A few days ago, a young lawyer asked me for advice on how she should have responded to a sexist comment from another lawyer. As we all would have been, she was dumbfounded by the comment (in 2017) and was kicking herself that she didn’t have the perfect comeback – one of those one-liners that not only quashes the offending party’s statement, but also shows off your own wit and ingenuity.
As someone who has heard her fair share of sexist comments, I told the young lawyer that they are unfortunately to be expected, and that she might want to have something prepared for the next (sadly, inevitable) time it happens. But, I warned her, she needed to be prepared to live with the consequences.
I know whereof I speak, unfortunately. I recently had such an opportunity, and I took it. I said the thing I had been wanting to say and that had been bugging me for a while. In retrospect, I’m glad I said it because it needed to be said, but I have to admit that the outcome wasn’t a positive one. (I suspect the negative outcome would have happened even if I had kept my mouth shut, but my remark probably didn’t help matters.)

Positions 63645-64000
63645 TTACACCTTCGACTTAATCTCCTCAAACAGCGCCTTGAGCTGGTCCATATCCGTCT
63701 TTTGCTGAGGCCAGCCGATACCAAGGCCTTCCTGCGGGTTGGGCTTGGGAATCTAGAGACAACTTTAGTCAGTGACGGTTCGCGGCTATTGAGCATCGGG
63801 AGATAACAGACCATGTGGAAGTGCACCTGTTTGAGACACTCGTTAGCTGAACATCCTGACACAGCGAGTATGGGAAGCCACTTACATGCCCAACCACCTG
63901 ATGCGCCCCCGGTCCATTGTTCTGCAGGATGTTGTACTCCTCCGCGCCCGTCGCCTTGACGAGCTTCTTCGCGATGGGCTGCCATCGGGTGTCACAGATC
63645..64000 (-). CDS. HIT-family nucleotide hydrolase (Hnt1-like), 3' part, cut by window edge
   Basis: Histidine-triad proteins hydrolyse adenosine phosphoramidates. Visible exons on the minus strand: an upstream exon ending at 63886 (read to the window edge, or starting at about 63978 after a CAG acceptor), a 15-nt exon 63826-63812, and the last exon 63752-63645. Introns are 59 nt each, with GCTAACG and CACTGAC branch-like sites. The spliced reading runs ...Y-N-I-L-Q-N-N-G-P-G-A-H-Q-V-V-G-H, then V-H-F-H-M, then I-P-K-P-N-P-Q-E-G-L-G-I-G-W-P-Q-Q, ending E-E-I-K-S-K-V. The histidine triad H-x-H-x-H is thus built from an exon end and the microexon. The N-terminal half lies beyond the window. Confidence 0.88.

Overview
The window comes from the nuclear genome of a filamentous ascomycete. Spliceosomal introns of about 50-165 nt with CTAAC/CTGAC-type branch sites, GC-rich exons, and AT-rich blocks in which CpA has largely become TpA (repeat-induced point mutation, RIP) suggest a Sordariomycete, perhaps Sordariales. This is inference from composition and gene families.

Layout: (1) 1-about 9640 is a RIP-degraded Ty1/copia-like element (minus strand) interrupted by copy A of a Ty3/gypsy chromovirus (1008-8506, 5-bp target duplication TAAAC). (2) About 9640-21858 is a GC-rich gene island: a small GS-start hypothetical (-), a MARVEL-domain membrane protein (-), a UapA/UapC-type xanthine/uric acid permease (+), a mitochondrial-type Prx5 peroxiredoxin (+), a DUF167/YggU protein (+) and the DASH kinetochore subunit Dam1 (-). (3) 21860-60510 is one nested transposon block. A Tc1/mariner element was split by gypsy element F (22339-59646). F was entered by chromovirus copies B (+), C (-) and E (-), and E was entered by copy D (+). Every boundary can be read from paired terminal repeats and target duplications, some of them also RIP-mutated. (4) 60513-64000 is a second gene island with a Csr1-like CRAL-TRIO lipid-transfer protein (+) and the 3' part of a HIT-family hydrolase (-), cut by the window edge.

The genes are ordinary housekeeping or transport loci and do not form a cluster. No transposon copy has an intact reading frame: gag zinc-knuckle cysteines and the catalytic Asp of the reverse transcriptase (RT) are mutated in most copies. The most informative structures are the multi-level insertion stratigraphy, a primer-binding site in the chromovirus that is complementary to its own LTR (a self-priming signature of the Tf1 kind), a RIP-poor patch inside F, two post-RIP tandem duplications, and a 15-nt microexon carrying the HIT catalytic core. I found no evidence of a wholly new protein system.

Just as there is an equal and opposite reaction to every action, there are consequences to everything we say, or don’t say. It’s up to us to be prepared to live with those consequences.
Lessons from Nora Ephron
The situation reminds me of a scene from one of my favorite movies, You’ve Got Mail. In it, Joe Fox (Tom Hanks) is emailing Kathleen Kelly (Meg Ryan) via AOL (remember those days?):
Joe Fox: Wouldn't it be wonderful if I could pass all my zingers to you? And then I would never behave badly and you could behave badly all the time, and we'd both be happy. But then, on the other hand, I must warn you that when you finally have the pleasure of saying the thing you mean to say at the moment you mean to say it, remorse inevitably follows.
Later, Kathleen responds:
I've been thinking about you. Last night I went to meet you, and you weren't there. I wish I knew why. I felt so foolish. And as I waited, someone else showed up: a man who has made my professional life a misery. And an amazing thing happened. I was able, for the first time in my life to say the exact thing I wanted to say at the exact moment I wanted to say it. And, of course, afterwards, I felt terrible, just as you said I would.
Nora Ephron, in her infinite genius, had it right. Sometimes the thing you wish you had said is better left unsaid after all.
So, if you’ve ever kicked yourself for not having the perfect comeback to the rude cashier, the insensitive boyfriend, or the sexist colleague: quit beating yourself up. The witty retort is usually overrated.